Originally posted by Cyber Killer View Post
    Since ~2-3 years, they changed the naming because I got no idea why.
    As far as I understand mostly because they realised that it didn't make any sense anymore to refer to every single product of their portfolio with the same name.
    Much like Adobe is now the name of the company, its products being Photoshop, etc. and them having a "bundle" called Creative Suite.

    In both cases the name of the original product has now become the name of the vendor, each product usually being referred to by a combination of vendor name and product name, e.g. Adobe Photoshop, KDE Kontact.

    Originally posted by Cyber Killer View Post
    From then "KDE" means the people behind KDE Community, and the desktop is called "KDE SC" (software compilation).
    No, KDE Software Compilation refers to the "bundle", the combination of a large portion of the KDE product portfolio. Like on the example of Adobe the Adobe Creative Suite.
    The desktop is called "Plasma Desktop" or with the vendor name prefixed as "KDE Plasma Desktop".

    Actually pretty easy and consistent once one realises that the same concept is widely used by basically all vendors with a wide product range.

    Cheers,
    _

    Leave a comment:


  • Cyber Killer
    replied
    Originally posted by doom_Oo7 View Post
    Since when KDE doesn't mean K Desktop Environment ? <__<
    Since ~2-3 years, they changed the naming because I got no idea why. From then "KDE" means the people behind KDE Community, and the desktop is called "KDE SC" (software compilation). Though I have yet to find anyone who doesn't call the desktop just "KDE" like in the old days.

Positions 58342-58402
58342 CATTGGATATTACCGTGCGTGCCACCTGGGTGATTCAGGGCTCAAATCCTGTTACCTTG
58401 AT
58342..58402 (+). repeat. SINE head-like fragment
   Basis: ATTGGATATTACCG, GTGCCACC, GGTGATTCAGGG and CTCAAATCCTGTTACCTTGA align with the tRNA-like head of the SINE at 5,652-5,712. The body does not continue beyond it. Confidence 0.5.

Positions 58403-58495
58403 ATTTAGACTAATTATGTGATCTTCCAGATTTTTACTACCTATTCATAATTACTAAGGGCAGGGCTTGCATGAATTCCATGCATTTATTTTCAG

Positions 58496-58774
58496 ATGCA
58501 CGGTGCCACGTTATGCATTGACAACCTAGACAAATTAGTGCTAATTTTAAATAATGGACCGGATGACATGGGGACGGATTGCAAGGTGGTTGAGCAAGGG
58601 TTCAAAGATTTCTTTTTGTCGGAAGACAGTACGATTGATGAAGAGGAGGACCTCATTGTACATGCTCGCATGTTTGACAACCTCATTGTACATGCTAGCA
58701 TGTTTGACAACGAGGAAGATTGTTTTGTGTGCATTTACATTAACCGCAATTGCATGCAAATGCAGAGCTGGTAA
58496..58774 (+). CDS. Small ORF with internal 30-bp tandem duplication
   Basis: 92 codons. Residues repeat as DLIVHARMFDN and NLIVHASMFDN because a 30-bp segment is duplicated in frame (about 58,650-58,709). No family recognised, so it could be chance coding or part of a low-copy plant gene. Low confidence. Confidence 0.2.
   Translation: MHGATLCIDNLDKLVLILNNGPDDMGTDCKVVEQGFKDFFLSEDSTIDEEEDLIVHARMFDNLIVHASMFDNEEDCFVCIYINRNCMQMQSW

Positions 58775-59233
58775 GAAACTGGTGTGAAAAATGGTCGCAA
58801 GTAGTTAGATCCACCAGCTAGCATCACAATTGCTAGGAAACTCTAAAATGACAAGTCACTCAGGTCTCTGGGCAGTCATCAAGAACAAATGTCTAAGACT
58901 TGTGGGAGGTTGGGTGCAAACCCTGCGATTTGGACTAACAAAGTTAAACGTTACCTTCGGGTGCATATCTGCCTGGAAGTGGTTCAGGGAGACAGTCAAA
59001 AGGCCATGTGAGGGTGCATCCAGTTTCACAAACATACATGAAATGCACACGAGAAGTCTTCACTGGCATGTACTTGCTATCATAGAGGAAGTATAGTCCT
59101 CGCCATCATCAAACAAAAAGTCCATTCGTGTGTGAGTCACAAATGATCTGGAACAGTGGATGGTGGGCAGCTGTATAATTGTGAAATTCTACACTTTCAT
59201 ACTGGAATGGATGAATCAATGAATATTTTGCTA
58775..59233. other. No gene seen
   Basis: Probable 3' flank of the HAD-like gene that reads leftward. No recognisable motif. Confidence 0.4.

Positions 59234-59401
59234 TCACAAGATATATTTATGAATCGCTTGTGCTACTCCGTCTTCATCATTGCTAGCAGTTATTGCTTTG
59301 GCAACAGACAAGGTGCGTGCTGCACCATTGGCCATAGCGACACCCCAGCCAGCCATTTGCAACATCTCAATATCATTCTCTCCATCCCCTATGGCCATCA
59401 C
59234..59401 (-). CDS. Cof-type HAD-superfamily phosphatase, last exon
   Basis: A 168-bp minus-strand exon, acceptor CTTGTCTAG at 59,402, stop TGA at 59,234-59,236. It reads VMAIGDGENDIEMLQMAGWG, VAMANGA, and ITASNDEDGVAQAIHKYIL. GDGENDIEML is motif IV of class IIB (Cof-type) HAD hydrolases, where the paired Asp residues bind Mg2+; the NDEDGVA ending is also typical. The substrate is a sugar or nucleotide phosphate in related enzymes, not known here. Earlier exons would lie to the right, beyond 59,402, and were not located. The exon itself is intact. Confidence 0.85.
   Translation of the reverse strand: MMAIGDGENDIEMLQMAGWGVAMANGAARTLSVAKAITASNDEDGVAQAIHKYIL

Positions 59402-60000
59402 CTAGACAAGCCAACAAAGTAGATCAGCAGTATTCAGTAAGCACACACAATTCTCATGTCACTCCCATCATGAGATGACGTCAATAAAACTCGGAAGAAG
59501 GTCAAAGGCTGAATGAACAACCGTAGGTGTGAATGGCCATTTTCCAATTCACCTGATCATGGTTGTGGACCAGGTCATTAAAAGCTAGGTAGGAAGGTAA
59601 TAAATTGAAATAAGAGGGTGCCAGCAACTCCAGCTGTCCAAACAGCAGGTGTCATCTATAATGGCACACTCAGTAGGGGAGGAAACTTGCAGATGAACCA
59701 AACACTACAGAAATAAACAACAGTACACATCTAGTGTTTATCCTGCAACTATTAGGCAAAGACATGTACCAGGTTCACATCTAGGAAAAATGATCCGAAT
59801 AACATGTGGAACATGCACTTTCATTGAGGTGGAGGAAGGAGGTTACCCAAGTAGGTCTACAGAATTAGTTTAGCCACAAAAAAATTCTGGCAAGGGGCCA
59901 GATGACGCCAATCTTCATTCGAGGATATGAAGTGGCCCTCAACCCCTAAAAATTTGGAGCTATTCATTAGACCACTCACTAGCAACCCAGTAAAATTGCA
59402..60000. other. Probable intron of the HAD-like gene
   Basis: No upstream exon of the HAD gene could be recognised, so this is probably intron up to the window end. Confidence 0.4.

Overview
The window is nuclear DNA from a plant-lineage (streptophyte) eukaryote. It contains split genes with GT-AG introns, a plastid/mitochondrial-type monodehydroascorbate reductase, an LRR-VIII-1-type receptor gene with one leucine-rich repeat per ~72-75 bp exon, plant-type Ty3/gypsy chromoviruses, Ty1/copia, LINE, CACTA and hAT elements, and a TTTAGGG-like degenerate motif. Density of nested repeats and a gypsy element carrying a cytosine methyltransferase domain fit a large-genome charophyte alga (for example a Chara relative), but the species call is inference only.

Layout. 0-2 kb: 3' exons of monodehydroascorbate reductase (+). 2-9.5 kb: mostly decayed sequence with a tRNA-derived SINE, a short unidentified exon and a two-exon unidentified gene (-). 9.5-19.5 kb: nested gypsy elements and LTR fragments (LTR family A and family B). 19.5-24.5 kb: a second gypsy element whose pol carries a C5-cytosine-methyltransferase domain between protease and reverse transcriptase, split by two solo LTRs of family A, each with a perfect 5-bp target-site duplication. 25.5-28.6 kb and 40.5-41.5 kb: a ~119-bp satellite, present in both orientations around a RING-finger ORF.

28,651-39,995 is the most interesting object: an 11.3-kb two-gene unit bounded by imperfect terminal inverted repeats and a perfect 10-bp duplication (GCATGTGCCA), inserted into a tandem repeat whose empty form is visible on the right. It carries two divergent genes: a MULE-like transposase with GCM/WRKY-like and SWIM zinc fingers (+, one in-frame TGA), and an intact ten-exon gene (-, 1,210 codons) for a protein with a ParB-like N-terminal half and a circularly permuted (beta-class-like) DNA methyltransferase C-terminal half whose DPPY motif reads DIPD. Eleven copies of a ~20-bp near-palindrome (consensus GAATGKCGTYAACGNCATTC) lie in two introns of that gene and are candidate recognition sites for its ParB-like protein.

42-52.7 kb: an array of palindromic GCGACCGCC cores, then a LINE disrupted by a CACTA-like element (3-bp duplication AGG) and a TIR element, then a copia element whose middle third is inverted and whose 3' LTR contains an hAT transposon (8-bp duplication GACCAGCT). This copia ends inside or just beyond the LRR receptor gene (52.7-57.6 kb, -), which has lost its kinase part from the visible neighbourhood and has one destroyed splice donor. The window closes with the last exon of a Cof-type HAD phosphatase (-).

Leave a comment:


  • russofris
    replied
    Originally posted by liam View Post
    So you're saying you aren't able to define it?
    Quite the opposite. I'm saying it was defined in the 80s, and hasn't changed. Again, my analogies are perfect, and you continue to reinforce them. Trains, planes, and automobiles. Three distinct modes of transportation that will never replace each other. Each with it's own use, purpose, and user interface. If MS were to make a train or aircraft, it would have a steering wheel, accelerator pedal, turn signal, and break pedal, and release it under the guise of UI convergence. Pilots and engineers would be infuriated and bewildered in the same manner as Metro Desktop users.

    We're in the 'post rail' era, yet trains aren't going anywhere and continue to evolve independently of the other options. We're in the 'Post Automobile' era because we have taken flight, yet automobiles continue to evolve independently of aircraft. We're in the 'post PC' era, but that doesn't mean that the PC is done, and that there needs to be some convergence for the sake of convergence.

    I'm loving the trolling BTW. Pretty awesome. I love how you argue my point for me, feign ignorance, and pretend to not know what a PC is. That's pretty cool. Alternatively, you might just be a UI developer at MS/Canonical and have imbibed from the kool-aid fountain of incompetence.

    Leave a comment:


  • TheBlackCat
    replied
    Originally posted by doom_Oo7 View Post
    Since when KDE doesn't mean K Desktop Environment ? <__<
    Since about 5 years ago.

    Leave a comment:


  • doom_Oo7
    replied
    Originally posted by TheBlackCat View Post
    KDE is a community.

    Since when KDE doesn't mean K Desktop Environment ? <__<

    Leave a comment:


  • TheBlackCat
    replied
    KDE is a community. Plasma workspaces is a desktop environment implemented by KDE, but it is not the same thing as KDE.

    Leave a comment:


  • TheBlackCat
    replied
    Originally posted by justinzane View Post
    I've never seen someone recommending using Nepomuk for finding a particular bit of code in the way that one would use grep or find on the console.
    Yeah, I am sure most users would love to spend an hour waiting for grep to scan through gigabytes of files. And how, exactly, do you expect to use grep on a binary word processor document or image metadata? The point of modern search programs is that they use a index so you don't need to scan each file line-by-line one-at-a-time.

    Leave a comment: